So my post last week was about the ketogenic diet. And since then, I have (amazingly) been faithful to the diet. I definitely struggle every day, as the amount of meat and cheese I have to eat each day is honestly outrageous. I especially struggle with finding recipes for a keto meal that doesn’t include really strange things that I wouldn’t eat normally…like erithrytol and pork rinds. I also have an extremely hard time eating enough in a day, and what comes with that is learning how to keep my electrolytes from completely depleting. I’m still learning, but I hope with time this process gets easier. But to end on a happy note, here’s a DELICIOUS Shrimp Alfredo I made for myself one night:
All that’s in it is: shrimp, kale, cream cheese, butter, heavy cream, garlic powder, and parmesan cheese. It was the most delicious Keto meal my mouth has ever tasted.
This week, however, my learning topic is going to be about HIIT: high intensity interval training. So before I research, here is what I already know about it..or think I know:
-An interval is doing an exercise at different speeds. For example, walk for 60 seconds, jog for 30 seconds, then sprint for 30 seconds. And then repeat for, say 30 minutes or 8-12 reps – whatever your workout looks like. You want your heart rate as high as possible during those last 30 seconds, but you want to completely recover and lower your heart rate down again during that minute of walking.
– Intervals are of interest to the people of the fitness decent because it creates a better stamina, as well as increases/ decreases heart rate at a level that allows the body to burn calories (and therefore fat) faster. You need to push yourself to get through the
-Intervals increase your speed
– You can do intervals on any cardio machine and in lots of different exercise: sprint, jump rope, treadmill, stair mill, stationary bike, elliptical.
– And that’s about it.
So here’s what I learned:
– According to bodybuilding.com, what makes HIIT training so effective as a fat burner is that it produces excess post-oxygen consumption, a.k.a. EPOC; HIIT increases the resting metabolic rate for the following 24 hours. Which mean, the fat-burning party isn’t over once you step off the treadmill – it keeps going and going and going! However, you don’t actually burn an abundant amount of calories throughout the day afterwards. You burn some, but not a crazy amount. It’s like finding a dollar in your pant pocket at the end of the day. Awesome! It’s a dollar…but it’s not $20.00.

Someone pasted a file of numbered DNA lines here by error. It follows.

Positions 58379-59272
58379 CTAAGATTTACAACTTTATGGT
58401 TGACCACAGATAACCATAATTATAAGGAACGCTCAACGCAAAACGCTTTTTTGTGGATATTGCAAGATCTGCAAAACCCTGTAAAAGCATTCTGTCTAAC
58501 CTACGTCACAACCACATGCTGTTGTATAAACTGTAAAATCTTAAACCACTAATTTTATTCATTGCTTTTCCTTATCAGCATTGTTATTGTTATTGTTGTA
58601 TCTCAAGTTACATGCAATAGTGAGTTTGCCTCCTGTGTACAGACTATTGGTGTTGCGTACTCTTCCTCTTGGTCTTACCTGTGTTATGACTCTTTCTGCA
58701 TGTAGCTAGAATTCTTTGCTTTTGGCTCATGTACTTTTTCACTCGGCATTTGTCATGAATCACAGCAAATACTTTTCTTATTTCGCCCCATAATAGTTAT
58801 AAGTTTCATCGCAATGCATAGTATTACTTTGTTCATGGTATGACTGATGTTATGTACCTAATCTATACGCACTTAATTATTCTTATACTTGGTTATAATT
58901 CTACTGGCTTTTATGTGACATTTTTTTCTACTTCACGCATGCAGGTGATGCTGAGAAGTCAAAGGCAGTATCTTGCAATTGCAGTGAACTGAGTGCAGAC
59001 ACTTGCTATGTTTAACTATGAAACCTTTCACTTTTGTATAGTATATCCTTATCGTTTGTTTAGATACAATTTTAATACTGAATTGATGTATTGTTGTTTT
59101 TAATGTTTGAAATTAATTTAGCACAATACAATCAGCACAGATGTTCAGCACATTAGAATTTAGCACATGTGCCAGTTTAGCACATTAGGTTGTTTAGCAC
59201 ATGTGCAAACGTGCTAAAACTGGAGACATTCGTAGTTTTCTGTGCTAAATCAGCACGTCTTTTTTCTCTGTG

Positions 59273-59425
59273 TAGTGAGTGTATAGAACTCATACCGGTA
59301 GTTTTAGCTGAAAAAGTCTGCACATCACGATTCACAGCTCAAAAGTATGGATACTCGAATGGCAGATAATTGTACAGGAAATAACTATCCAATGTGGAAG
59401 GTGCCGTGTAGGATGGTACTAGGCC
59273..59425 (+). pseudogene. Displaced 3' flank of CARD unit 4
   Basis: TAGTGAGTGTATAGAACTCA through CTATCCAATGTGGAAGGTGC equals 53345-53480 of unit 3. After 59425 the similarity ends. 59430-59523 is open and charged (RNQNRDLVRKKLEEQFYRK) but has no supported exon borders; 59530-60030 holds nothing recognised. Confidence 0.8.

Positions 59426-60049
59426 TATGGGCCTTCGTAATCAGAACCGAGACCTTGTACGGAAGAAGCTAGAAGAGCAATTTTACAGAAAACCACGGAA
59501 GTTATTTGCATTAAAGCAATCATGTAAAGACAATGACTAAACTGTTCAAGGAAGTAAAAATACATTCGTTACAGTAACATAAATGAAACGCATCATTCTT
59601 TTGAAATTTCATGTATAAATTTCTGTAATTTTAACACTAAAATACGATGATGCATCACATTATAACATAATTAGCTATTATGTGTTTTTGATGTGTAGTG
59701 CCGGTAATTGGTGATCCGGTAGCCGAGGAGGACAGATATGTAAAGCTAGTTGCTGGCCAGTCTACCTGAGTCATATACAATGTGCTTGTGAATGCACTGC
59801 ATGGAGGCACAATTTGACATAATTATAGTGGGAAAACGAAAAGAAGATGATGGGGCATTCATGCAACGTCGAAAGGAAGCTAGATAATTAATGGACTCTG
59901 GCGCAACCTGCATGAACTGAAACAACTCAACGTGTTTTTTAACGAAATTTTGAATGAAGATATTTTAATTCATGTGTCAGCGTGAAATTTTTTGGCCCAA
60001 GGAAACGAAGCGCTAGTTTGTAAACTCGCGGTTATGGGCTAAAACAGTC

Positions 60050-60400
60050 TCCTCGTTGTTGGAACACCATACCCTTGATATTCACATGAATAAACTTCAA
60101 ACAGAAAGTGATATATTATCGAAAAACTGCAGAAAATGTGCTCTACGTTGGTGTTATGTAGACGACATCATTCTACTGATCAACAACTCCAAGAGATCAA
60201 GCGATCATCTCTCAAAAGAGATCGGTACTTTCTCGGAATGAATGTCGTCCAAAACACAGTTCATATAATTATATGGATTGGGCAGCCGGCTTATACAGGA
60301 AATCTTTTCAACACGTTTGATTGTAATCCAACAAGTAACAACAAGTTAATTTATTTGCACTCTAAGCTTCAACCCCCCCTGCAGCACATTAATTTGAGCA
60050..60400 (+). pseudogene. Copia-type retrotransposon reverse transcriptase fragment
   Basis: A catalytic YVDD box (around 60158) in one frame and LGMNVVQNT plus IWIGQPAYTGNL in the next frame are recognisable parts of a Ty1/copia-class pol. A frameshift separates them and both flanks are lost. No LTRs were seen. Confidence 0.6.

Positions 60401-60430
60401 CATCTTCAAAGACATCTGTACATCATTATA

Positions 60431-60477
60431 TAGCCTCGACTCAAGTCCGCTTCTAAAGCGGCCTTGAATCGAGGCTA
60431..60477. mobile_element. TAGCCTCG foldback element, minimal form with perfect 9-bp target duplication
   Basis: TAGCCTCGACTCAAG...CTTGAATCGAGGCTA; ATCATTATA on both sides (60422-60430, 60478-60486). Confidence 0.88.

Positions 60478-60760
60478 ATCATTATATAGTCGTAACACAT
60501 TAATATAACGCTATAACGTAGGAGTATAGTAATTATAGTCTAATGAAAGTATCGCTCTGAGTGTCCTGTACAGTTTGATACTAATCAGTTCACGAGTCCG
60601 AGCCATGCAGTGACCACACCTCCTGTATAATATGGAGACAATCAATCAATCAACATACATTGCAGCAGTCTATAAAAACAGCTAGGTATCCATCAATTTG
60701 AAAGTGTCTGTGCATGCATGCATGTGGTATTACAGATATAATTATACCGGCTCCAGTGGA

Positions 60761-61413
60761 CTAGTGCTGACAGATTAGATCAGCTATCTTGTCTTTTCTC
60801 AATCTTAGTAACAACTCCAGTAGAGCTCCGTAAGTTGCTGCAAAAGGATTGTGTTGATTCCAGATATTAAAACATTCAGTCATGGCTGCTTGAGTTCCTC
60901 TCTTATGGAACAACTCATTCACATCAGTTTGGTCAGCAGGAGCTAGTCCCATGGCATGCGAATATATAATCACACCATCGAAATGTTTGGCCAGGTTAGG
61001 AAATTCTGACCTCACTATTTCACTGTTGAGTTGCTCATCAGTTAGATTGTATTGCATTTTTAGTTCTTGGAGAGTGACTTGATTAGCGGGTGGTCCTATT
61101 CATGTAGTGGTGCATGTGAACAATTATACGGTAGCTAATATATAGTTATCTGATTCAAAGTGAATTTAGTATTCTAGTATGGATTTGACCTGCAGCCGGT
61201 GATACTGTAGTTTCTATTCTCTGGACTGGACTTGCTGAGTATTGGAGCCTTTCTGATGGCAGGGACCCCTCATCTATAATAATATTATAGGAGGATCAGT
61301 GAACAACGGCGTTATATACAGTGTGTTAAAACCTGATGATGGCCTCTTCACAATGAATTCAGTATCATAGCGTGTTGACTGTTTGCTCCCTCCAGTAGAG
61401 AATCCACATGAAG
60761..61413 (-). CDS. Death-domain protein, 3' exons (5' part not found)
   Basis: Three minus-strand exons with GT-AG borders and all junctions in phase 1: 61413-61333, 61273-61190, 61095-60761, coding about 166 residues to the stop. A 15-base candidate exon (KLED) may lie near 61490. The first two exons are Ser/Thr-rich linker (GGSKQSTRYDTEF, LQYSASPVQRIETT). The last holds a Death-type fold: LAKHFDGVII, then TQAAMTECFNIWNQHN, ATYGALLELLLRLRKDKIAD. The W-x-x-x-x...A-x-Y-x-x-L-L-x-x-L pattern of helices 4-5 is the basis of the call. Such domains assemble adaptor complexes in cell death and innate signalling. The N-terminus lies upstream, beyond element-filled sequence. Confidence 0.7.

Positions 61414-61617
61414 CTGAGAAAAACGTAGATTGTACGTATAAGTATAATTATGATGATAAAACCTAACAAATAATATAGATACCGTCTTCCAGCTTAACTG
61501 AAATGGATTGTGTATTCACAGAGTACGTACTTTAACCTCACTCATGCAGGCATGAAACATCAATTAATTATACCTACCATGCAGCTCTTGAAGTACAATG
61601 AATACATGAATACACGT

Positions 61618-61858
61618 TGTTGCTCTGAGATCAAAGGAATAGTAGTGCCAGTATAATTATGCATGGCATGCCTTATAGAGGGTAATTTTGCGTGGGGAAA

-I also found this really cool community for the who, what, when, where, and why of HIIT. It’s a bunch of people just learning and going through this process together.
– I also learned, surprisingly enough, that I know 95% of what there is to know about HIIT. But with that being said, I also found this really great video that thoroughly describes the differences between all the cardios. While I already know what the difference is, I think the did a really good job at making the differences even more clear to me. The girl in the video also shows some really alternative ways to do cardio, which I think is a neat visual. She is also hilarious, and when you get to her workout routine I think you’ll probably laugh.
So with all that being said, I’m going to incorporate HIIT into my workouts every day for this next week alongside my keto lifestyle, and will relay how it’s going in my next post!